The pilot ignored my cries but he then said, “For those of you who want to stretch your legs, you can get off the plane. You can stay or go, but if you get off, you have to take all of your belongings with you—including what’s in the overhead compartments.”

    I stayed on the plane, ran around and made some new friends—the smart ones who stayed on the plane. By the time all of the passengers got off and were counted, they were asked to get back on the plane and had to be checked in again. After everyone returned, we waited for another hour. “So,When are we going to leave?” I asked the flight attendant, who had come out of hiding. And she said, “You mean today?”

    We finally took off. The middle seat woman was fast asleep, and the woman next to the window had her legs crossed. Our plane was 2 hours late arriving in Miami. However, every good story should have a happy ending.

    My American Airline flight from Phoenix arrived at exactly the same time that Josh and Barbara’s American Airline flight from Washington, DC had arrived. Obviously, the bad weather had blown them in the right direction. And, their luggage arrived in Miami on the turnstile next to mine. All 6 suitcases arrived and we piled into a taxi headed for our overnight stay in a Miami hotel. So far so good.

    Tomorrow, the ship sails for Cuba.  

    To be continued——-

    Esther Blumenfeld



    Some people go to the beach with metal detectors looking for hidden treasure. I look for it in used bookstores. Being a bit of a Luddite, I still enjoy using a tape cassette recorder, and recently stumbled upon, “60 Greatest Old-Time Radio Shows (1944-1955). Most of these shows transitioned to the “Golden Age of Television” (1950s and 1960’s) and featured shows included, Jack Benny (1950), Abbott and Costello (1947) and Milton Berle (1948).

    With a joyful reliving of my youth, I once again listened to, “With a speed of light, a cloud of dust and a hearty ‘Hi, Ho Silver,”’ as the Lone Ranger told his faithful companion,Tonto, “ I will change into my mask and riding clothes.”

    The thrilling days of yesteryear gave lots of work to organ players and other musicians who filled pauses, and added to the excitement of shows. The most famous music was,“The William Tell Overture” by Rossini, which was played before, “Adios,” and the presentation of the Lone Ranger’s silver bullet to some unsuspecting schmo in the crowd, who’d say something like, “He isn’t what he seems to be. It’s what he does that lets you know who he is.”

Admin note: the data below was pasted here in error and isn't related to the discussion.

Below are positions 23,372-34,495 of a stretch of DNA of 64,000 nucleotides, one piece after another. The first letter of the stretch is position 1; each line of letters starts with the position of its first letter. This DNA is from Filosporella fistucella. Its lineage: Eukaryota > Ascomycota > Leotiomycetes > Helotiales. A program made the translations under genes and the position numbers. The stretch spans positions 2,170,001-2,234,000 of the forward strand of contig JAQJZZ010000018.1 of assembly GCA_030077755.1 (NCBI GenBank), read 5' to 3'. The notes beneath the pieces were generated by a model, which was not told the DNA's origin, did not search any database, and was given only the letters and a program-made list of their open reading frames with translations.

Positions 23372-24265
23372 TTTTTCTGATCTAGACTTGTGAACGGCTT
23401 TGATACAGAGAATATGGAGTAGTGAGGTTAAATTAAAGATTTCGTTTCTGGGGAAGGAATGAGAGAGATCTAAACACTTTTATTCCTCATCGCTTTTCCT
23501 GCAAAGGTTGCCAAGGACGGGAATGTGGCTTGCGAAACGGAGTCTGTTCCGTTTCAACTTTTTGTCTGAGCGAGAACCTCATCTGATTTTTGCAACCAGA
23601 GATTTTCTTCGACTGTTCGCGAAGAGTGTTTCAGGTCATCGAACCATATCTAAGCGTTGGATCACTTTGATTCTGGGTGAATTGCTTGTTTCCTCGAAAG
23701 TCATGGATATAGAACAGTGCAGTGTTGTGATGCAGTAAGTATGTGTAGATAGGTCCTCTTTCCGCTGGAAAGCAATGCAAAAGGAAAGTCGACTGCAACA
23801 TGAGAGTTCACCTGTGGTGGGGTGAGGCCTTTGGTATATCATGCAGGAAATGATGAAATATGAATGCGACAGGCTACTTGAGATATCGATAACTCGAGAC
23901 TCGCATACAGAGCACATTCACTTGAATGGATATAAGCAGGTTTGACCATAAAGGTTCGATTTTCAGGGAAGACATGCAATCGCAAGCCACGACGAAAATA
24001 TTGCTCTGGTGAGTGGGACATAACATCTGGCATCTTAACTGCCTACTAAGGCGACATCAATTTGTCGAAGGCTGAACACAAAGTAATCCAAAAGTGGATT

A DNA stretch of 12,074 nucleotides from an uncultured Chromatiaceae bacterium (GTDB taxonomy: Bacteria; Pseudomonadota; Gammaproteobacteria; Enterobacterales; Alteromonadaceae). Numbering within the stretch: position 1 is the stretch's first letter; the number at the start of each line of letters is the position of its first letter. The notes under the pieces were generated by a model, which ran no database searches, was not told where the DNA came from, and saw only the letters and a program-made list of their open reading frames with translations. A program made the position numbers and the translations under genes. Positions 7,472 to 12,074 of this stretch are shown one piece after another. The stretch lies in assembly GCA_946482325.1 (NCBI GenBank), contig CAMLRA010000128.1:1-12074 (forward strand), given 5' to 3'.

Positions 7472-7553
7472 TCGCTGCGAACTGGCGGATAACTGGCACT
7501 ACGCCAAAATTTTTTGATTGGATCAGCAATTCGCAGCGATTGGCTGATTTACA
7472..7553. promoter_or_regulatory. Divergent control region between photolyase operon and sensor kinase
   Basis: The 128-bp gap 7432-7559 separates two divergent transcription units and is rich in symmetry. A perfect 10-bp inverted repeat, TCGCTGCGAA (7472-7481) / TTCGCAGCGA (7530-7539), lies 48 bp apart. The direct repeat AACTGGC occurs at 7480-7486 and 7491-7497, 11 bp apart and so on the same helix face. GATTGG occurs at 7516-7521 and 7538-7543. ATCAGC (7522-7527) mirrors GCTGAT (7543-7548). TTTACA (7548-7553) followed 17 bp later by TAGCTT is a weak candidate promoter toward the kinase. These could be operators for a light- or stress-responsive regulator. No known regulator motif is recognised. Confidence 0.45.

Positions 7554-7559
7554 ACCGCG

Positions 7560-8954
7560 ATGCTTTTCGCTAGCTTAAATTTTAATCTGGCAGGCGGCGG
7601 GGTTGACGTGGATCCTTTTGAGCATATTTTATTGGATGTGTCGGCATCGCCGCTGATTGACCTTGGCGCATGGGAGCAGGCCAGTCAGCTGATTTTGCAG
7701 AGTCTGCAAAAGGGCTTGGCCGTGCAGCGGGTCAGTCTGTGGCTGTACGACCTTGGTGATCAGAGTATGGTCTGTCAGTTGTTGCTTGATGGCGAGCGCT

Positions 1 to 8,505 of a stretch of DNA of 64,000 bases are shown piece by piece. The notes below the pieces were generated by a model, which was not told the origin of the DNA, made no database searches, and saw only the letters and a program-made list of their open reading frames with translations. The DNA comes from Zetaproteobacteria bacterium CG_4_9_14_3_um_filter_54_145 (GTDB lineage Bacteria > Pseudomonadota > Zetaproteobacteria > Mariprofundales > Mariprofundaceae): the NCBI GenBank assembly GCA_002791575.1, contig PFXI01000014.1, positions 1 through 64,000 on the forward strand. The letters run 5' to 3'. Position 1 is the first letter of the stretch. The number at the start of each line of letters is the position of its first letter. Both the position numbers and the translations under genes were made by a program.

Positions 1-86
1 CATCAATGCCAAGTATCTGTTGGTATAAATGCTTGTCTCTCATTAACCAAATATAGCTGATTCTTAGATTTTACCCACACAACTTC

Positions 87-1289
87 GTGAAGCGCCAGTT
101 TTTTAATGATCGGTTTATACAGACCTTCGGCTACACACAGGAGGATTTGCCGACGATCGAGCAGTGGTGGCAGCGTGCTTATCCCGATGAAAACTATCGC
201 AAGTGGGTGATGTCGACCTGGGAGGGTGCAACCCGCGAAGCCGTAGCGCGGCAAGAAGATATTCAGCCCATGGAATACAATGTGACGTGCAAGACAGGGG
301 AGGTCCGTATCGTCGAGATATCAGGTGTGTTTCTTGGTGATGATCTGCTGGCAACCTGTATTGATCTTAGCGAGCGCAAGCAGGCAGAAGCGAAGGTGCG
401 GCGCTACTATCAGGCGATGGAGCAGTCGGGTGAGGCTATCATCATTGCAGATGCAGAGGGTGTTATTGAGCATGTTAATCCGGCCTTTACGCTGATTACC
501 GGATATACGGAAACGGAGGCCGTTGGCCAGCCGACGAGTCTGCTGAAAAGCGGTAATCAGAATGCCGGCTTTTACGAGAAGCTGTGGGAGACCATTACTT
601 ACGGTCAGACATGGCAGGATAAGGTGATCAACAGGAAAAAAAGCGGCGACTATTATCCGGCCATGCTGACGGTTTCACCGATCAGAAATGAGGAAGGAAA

Then there was the meek Clark Kent who transitioned (out of a phone booth—What’s that?) into guy who was “more powerful than a locomotive and able to leap buildings in a single bound.” It was before cell-phones so people could look up—-“It’s a bird. It’s a plane. It’s Superman.”

    The humor in many of the sitcoms still holds up today. Those of you who remember the famous, “Who’s on First” baseball routine by Abbot and Costello, may not know, that they did other comedy routines on their radio show confusing the English language. One involved a play on words  about renting a car “Driving with Hertz”, and then buying a car “Putting up a down payment.” I could go on and on about funny lines in various shows such as “He fell into a vat of syrup and sweetened himself to death” (Allen’s Alley) or the announcer announcing the show, “Lassie Captures The One-Eyed Cat.” Yes, I listened to it. Radio was the “Theatre of Imagination,” including thrilling Westerns such as “Gun Smoke,” and shows that could raise the hairs on the back of your neck such as “Suspense.”

    However, as much as I enjoyed the shows, what I found most interesting were the commercials. Between laughs from Jack Benny was the sponsor of Lucky Strike cigarettes. “Let your taste and throat be the judge. There’s never a rough puff. Smoke a Lucky Strike.” The the famous singers, The Inkspots” sang “If I didn’t care” and promoted Lucky smokes. The announcer touted, “The largest, most complete cigarette research lab that judges sample leaves sent for scientific analysis to judge which tobacco is really fine.”  And, “There is an unconditional guarantee on every pack, ‘So round, So firm, So fully packed. So free and easy on the draw. So smoke a Lucky.”’

    Camel Cigarettes sponsored Abbott and Costello, “What cigarettes do you smoke? In a National survey, more doctors smoke Camels than any other cigarette. Satisfy your  ’T’ zone (throat and taste) pull up a chair and enjoy a Camel.”’ And the announcer bragged, “During the War, 153 million free Camels were giving to our military troops.”

    But, cigarettes weren’t the only products touted on the radio. While listening to Gun Smoke,
    and U.S. Marshall, Matt Dillon fight the “violence that followed people going to the West,” I heard, ‘Take it easy Mom, boys and girls like Sugar Crinkles—the first spoonful of cereal that’s just the right sweet and makes breakfast more fun than a circus.

    While holding my breath waiting for the the dramatic conclusion on “Suspense” I was treated to, “From bumper to taillight, you’re always right with Auto Light.” I think this jingle preceded rap poetry. Then there was Maxwell House Coffee, “Good to the last drop,” and Lux Soap, “Hollywood’s luxury soap.”  One of my favorites was for Fitch Shampoo.  You can get rid of
    embarrassing dandruff with explicit instructions how to apply, rub it in and rinse for only 59 cents a bottle. Fitch sponsored, “Have Gun Will Travel” (1957) with “Paladin the gentleman gunfighter” (whose name came from a knight warrior from Charlemagne’s Court.)

    Of course, listeners could always “Keep on your toes with No Doz, the little pill that gives the lift of a coffee break.” Before you think it strange that I listened to commercials, remember that in 2018 you can watch the best commercials from the Super Bowl. How weird is that?

    When I was 12-years-old, my parents took me to NYC and treated me to a ticket to to view the actors presenting my favorite radio show, “Jack Armstrong, The All American Boy.” That  experience was an ugly jolt from my imagination to reality. My hero Jack was in reality, the voice of a chubby, little old lady wearing a dress and hat with a feather, and when the breathless lady (Jack ) jumped on a horse to catch a robber, the horse went clump, clump with the sound effects of coconuts being banged on a table. Never listened to the show again.

    Sometimes, “The Theatre of the Mind” really is  the best show in town.

    Esther Blumenfeld